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Then I Saw That Stone.....Now I'm a Believer!

Endoscopic Removal of Urinary Calculi

By: Jacqueline Carver, DVM, Dip. ACVS Staff surgeon

Public interest in less invasive procedures, especially for pets who have recurrent urinary calculi, has increased dramatically over the last ten years. Fortunately, endoscopic techniques are continually updated and improved to give pet owners the option of a least invasive procedure for removal of calculi. Most cystic calculi can be removed by either transurethral or laparoscopic assisted cystoscopy. Of course, there are exceptions, but overall these techniques decrease trauma to the urinary bladder as well as dramatically improve the visualization of even the smallest calculi as well as concurrent disease conditions such as strictures, polyps, neoplasia, and persistent suture from prior cystotomy closure.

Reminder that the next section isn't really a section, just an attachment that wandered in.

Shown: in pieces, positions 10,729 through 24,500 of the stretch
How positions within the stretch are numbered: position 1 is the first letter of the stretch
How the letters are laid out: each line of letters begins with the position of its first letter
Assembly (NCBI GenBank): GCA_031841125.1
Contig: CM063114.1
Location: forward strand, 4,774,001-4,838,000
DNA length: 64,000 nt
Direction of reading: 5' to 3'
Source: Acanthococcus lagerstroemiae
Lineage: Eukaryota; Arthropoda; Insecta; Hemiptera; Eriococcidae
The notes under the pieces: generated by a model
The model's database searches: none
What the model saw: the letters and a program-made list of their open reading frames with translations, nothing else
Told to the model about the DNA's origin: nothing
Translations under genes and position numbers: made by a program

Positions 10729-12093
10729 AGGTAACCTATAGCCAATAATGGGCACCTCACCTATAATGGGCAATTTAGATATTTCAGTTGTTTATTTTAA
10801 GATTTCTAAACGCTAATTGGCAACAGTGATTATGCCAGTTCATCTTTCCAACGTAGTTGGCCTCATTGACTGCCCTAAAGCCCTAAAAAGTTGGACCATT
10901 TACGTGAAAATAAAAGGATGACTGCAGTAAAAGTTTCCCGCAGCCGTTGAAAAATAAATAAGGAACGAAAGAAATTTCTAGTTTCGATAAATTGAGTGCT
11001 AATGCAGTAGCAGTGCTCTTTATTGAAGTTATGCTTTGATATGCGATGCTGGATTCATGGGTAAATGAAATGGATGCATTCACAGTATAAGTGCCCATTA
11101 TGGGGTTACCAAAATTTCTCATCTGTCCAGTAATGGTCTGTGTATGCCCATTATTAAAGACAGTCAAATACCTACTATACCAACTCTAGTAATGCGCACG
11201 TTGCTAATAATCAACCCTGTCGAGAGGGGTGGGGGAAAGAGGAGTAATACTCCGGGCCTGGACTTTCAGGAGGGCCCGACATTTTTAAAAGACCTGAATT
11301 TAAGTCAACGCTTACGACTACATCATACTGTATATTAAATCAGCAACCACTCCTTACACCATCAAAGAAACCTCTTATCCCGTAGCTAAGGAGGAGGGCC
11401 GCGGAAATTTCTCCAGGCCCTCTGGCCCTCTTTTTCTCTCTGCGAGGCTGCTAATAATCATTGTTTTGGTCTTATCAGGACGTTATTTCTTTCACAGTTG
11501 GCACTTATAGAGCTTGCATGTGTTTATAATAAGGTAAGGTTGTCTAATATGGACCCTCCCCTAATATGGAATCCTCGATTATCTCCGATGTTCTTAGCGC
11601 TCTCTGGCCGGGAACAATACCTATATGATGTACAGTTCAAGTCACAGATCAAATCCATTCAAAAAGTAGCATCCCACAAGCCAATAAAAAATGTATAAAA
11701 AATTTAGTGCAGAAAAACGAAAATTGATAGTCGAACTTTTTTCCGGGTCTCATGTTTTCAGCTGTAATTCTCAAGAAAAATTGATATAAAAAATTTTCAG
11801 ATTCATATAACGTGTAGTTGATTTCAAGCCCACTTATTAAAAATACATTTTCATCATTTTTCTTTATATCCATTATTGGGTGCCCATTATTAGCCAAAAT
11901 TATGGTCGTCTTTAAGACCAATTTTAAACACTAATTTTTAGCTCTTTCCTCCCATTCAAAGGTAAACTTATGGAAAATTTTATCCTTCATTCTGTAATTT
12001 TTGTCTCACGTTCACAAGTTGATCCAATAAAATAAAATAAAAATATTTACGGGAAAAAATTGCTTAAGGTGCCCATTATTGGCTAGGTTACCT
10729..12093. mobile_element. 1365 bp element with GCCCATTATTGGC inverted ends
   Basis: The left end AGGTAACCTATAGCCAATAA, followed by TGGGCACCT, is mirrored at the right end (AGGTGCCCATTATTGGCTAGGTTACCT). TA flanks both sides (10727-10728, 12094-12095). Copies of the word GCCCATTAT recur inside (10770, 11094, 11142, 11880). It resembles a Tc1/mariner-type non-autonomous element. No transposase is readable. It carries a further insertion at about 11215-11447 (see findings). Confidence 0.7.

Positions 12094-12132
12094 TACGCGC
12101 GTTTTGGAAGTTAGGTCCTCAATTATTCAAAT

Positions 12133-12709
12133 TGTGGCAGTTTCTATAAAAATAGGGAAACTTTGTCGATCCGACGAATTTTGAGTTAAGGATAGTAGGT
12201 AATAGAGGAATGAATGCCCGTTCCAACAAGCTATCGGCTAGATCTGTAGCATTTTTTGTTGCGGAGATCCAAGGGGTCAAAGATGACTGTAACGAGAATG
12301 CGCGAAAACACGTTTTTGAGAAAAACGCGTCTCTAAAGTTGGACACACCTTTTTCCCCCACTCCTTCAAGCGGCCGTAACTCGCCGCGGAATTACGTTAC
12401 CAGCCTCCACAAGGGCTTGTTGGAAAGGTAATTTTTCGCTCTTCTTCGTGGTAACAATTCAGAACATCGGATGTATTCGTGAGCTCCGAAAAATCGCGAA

Transurethral cystoscopy for stone removal can be attempted in female cats and dogs if the calculi are small enough to be pulled through the urethra. In general, stones that are twice the diameter of the largest cystoscope appropriate for the patient can be removed by this method. In male dogs, the size limitation is much smaller due to the narrowing of the urethra at the os penis. Most male dogs, as well as male cats, are best treated with laparoscopic assisted cystoscopy. After transurethral cystoscopic evaluation of the lower urinary tract, a basket retrieval instrument is introduced through the operating channel of the cystoscope. The basket is opened in the area of the stone and gradually closed, trapping the stone. The stone is then gently removed. This procedure is repeated until all stones are removed. Flushing and applying gentle external pressure to the bladder will allow tiny stones to be flushed from the bladder through the cystoscope sheath as well. Because the urethral length and diameter are dependent on the size and breed of dogs, a variety of cystoscope sizes should be available. For most small dogs and cats, a 1.9 mm scope will suffice. For midsize dogs, a 2.7 mm scope is used. For large dogs, we have a 5.0 mm scope available.